A closer look reveals the oil varnish coating the mating surfaces of mating parts… this is where disassembly makes a difference. It allows all of these surfaces to be cleaned and brushed to like new condition.
All of these parts are ultrasonically cleaned, heated in oil to drive off moisture, and wire brushed to “as new” condition.
The Needle bar, presser foot bar, the bobbin hook shaft, and the upper arm shaft are precision parts that rotate or move in bearing bores. The precise fit of these parts is adversely affected by oil varnish and they must be extremely smooth to spin and move as smoothly as possible. For this reason, these parts are polished after wire brushing. Similarly, all of the bearing bores are wire brushed to remove any varnish coating the bores.
The connecting rod is one part that must turn smoothly. It links to the bobbin shaft under the machine and needs to turn very smoothly. Notice the build up of oil varnish on the bearing end of the rod.
For those interested in the details, there are a few parts to look at closer. Some of the assemblies that move in a “fork” mechanism on this machine have small rollers. Easily overlooked, these are usually stuck and slide rather than rotate in operation. These need to be freed to turn smoothly.
Some parts have covers… the bobbin race assembly has a cover plate that hides gunk. This is disassembled and cleaned.
Then there are things you don’t expect. It’s a detail that shows craftsmanship and attention to detail during manufacture. The next picture shows why I think this.
It’s a part of the bobbin case assembly. If you look at the bottom, it is etched by hand… not only the part number, but the person who did this also added “SIMANCO USA”. I can understand etching the part number, but adding the company name and origin? That’s pride of manufacture and attention to detail. Probably his or her full time job!
Next is the balance wheel restoration. Behind the “textolite” gear found on this machine (and the only part that is not metal), there is a spring mechanism to absorb shock. It is often neglected, but it must be free to move to operate properly. Over decades, the mechanism gets sticky from old grease and it must be cleaned. Easy to do, the balance wheel is disassembled, cleaned, and re-lubricated. Performing this step makes a noticeable difference in operation of the machine.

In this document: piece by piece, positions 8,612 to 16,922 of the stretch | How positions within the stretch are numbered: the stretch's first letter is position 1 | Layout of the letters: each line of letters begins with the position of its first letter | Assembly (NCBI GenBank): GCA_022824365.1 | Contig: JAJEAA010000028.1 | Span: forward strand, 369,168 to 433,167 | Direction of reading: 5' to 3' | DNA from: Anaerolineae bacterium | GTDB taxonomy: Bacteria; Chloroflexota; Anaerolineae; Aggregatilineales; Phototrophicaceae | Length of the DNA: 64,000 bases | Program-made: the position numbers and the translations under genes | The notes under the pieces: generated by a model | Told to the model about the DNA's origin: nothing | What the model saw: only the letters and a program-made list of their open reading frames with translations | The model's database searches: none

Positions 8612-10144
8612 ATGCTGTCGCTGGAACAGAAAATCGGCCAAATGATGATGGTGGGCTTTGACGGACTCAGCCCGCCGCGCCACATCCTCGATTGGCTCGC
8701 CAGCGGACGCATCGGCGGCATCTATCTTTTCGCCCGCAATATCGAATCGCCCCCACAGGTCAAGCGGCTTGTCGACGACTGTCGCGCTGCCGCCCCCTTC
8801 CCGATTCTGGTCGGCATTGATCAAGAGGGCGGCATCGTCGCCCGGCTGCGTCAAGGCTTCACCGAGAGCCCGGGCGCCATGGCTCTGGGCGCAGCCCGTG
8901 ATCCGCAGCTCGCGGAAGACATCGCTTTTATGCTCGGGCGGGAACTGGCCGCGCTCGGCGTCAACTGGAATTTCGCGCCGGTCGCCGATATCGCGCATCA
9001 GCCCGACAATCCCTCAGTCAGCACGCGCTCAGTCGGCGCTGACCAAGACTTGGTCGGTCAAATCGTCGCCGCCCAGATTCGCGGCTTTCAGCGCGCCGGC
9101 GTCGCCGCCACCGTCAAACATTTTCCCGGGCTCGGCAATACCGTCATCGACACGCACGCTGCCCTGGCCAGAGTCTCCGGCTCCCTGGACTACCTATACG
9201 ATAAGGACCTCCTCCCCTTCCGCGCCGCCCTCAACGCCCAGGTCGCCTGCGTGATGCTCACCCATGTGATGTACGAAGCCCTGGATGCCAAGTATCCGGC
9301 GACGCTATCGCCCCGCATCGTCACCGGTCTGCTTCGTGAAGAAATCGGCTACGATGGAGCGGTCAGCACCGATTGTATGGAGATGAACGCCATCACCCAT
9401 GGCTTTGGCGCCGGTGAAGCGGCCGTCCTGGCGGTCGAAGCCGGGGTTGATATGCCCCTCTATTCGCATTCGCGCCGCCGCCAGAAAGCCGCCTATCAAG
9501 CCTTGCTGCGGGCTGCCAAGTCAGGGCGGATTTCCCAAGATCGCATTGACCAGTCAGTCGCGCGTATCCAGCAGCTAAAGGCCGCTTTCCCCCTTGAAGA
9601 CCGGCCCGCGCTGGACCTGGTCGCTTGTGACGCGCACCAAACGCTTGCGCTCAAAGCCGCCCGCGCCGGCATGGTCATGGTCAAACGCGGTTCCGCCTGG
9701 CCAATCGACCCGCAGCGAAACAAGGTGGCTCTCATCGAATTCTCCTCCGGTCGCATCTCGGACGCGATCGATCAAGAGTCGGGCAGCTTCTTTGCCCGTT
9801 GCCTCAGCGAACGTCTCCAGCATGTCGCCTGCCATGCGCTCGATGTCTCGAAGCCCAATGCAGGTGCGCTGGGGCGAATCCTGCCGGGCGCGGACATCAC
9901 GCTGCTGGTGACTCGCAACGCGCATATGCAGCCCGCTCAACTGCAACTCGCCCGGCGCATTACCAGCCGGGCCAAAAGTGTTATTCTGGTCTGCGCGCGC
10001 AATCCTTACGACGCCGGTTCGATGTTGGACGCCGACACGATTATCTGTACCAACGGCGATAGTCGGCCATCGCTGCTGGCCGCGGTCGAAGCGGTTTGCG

The tension assembly is disassembled, cleaned, and the take up spring is replaced.
With all of the parts cleaned, they are ready for reassembly. They are set aside for now and the next step is the motor restoration.
The “potted motor” found on the 15-91 and the 201-2 are wonderfully durable motors. Unfortunately, they all have the same problem… the main wires are prone to hardening and cracking. So much so that there are quite a few videos and write-ups on the internet describing how to replace these wires… including a comprehensive tutorial on this topic in the blog section of our web site.
The complete restoration of this motor is more involved than other Singer sewing machine motors and fairly complicated. To ensure this motor lasts for the longest time possible (they are not manufactured anywhere today) it will be completely disassembled and cleaned. The commutator will be polished, the motor shaft polished, the brushes reconditioned, and the grease wicks replaced. Because the bobbin winder is integral to the motor housing, it will be restored along with the motor. New wires are soldered to the motor field coil wires using solder sleeves. The solder joint is covered with shrink tubing, and the intersection of the new wires to the field coil is coated with liquid insulation. Designed to insulate and protect wires, this is a precaution to prevent more cracking and isolate the wires to prevent further deterioration. This is shown in the next series of pictures.